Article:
There’s a lot more to reading than just learning to sound out the letters you see on a page. Kerry McArthur tells us why it’s important to instil a love of reading at an early age.
We all know that reading to your toddler is important, but not many of us understand the many reasons and advantages of reading. Reading in the early years creates a firm foundation for learning as your child grows older. Developing a love for reading and books is paramount for setting those vital building blocks of learning in place.
Give your child a head start
Reading to your young child develops a love for knowledge and language. Many studies have shown that reading to your toddler helps to prepare them for preschool and then for primary and high school in later years.
Reading is used in every subject that your child will eventually undertake, and often, if a child is battling to study a subject or understand a concept, it can be traced to their inability to read fluently.
Fluency in reading is developed, not learnt, so you need to read to your child daily, and ultimately encourage them to read to themselves every day, even if it’s just for 10 minutes.
Grow their language skills
Speaking in normal language (not baby language) is important and needs to be done as often as possible. But reading is equally important. The spoken language we use with a young child is often repetitive and simple, whereas reading exposes them to words and language structure that normal speaking won’t. While they may not be able to understand all the words yet, constant exposure will develop this knowledge.
Reading is a key part of developing language fluency and an understanding of how to string words together correctly.
Developing the whole child
Reading doesn’t just expose toddlers to words: it also stimulates their imagination and senses, as well as their visual and auditory processing. As they hear the words, they are seeing the picture on the page and imagining themselves in the story.
Reading to them also assists with their concentration at an early age and teaches them to sit for longer periods of time.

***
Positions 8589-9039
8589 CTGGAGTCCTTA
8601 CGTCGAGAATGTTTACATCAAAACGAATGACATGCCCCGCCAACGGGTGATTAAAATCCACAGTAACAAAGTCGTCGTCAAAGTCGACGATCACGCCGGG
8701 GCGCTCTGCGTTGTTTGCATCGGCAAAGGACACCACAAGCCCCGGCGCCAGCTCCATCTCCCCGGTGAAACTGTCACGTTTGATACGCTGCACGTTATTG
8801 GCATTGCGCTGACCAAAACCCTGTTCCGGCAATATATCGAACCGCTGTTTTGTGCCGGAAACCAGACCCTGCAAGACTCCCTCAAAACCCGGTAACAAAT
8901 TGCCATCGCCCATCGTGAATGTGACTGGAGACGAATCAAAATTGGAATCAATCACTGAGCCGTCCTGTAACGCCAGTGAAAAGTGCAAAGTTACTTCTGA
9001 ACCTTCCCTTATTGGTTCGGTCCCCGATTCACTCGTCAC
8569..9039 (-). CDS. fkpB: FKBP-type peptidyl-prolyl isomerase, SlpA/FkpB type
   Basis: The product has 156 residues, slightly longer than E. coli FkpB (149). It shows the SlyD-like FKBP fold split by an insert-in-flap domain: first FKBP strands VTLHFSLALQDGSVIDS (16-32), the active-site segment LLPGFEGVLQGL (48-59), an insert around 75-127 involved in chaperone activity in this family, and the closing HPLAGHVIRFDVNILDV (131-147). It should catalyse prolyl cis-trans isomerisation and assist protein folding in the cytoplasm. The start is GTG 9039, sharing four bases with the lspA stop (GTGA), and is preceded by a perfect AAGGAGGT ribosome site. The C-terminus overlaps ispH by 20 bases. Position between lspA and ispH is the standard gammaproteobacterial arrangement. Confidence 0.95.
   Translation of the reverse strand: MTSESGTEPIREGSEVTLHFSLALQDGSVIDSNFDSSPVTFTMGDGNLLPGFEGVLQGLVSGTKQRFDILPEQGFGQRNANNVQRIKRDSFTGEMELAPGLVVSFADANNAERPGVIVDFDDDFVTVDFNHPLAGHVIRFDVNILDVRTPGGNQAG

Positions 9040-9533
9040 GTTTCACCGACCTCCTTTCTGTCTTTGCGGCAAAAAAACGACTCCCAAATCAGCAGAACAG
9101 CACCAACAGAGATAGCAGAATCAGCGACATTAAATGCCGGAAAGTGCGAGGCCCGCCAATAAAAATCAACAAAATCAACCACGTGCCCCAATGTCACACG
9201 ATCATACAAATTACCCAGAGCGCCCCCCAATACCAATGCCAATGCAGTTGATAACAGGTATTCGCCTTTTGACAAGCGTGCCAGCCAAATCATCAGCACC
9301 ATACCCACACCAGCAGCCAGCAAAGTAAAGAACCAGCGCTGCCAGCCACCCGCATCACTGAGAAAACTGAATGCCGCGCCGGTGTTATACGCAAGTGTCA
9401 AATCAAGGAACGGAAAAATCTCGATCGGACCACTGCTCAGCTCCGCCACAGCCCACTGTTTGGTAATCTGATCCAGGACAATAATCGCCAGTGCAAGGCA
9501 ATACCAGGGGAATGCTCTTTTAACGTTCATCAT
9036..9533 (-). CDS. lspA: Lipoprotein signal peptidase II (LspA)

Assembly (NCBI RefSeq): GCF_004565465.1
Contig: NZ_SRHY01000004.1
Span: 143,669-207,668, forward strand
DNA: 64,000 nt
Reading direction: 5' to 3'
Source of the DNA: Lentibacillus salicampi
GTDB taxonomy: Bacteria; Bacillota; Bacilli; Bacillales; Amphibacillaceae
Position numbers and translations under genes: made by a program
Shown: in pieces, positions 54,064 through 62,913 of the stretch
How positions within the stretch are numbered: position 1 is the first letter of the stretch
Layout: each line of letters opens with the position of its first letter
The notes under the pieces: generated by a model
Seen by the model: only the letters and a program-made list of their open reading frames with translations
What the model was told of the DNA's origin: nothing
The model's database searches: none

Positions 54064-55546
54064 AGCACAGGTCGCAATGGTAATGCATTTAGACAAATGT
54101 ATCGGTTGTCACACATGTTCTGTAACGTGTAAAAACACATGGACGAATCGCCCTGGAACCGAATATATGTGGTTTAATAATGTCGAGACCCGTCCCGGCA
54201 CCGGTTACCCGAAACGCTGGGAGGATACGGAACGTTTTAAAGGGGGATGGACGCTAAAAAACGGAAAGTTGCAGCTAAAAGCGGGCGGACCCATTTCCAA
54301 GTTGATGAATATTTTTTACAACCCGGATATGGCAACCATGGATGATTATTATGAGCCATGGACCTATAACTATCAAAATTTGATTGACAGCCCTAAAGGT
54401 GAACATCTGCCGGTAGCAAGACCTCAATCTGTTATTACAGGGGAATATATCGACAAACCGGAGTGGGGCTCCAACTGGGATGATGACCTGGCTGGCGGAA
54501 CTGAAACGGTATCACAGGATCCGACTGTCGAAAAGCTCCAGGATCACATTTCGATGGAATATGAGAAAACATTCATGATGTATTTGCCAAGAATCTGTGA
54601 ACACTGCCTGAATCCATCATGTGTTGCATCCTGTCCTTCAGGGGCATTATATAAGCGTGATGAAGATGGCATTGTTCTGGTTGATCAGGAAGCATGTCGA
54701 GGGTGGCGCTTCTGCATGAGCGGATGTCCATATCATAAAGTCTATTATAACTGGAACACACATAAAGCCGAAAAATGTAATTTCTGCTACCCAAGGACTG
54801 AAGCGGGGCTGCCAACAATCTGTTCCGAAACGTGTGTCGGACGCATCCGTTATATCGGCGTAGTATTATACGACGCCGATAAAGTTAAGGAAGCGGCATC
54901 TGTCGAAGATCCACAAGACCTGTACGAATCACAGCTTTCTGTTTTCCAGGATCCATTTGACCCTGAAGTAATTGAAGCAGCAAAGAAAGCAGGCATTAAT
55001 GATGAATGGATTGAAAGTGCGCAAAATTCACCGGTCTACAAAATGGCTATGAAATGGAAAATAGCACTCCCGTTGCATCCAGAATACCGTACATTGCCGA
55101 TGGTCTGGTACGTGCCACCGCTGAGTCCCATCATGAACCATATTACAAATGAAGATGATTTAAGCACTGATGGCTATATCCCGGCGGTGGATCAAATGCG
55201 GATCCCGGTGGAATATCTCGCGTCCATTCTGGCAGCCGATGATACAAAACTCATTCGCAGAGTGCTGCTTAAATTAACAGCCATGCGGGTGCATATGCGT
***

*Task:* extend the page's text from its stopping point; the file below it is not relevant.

In addition, your child’s emotions will also become part of the process. Reading will teach them empathy in a way that we can’t do personally. They will start to identify with the characters, feel what they feel, and by so doing, start to understand emotions better and begin to relate to them.
Encourage a thirst for knowledge
When you introduce different topics to them, through reading different kinds of books, your child will start naturally wanting to extend the range of their information. They might even show an interest in particular topics, and want to hear more about them. Encourage this by starting with picture books, sticker and activity books and moving onto stories and books containing more specific information.
Caring for books
While you are teaching your toddler about reading, and a love of reading, it’s equally important that they learn how to care for books.
Teach them to always hold a book with two hands that have been washed and are clean. Pages should not be bent or folded over, and they should never hold a book by the margin or spine.
Give them a cute bookmark to use, or – even better – give them a template to colour in and decorate, then laminate it and allow them to use it in their book. Above all, read, read, read. Children who love reading will love learning.
To help you choose the best books for your little ones, here is a list of some of our must-reads to put on your reading list, if you haven’t already.
Where the Wild Things Are
by Maurice Sendak
The Snowy Day
by Ezra Jack Keats
by Margaret Wise Brown
by Ludwig Bemelmans
The Cat in the Hat
by Dr Seuss
Winnie the Pooh
by A.A. Milne
by Julia Donaldson
The Very Hungry Caterpillar
by Eric Carle
Oh! The Places You’ll go
by Dr Seuss
We’re Going on a Bear Hunt
by Michael Rosen
by Eric Hill
The Giving Tree
by Shel Silverstein
Green Eggs and Ham
by Dr Seuss
The Velveteen Rabbit
by Margery Williams
The Little Engine That Could
by Watty Piper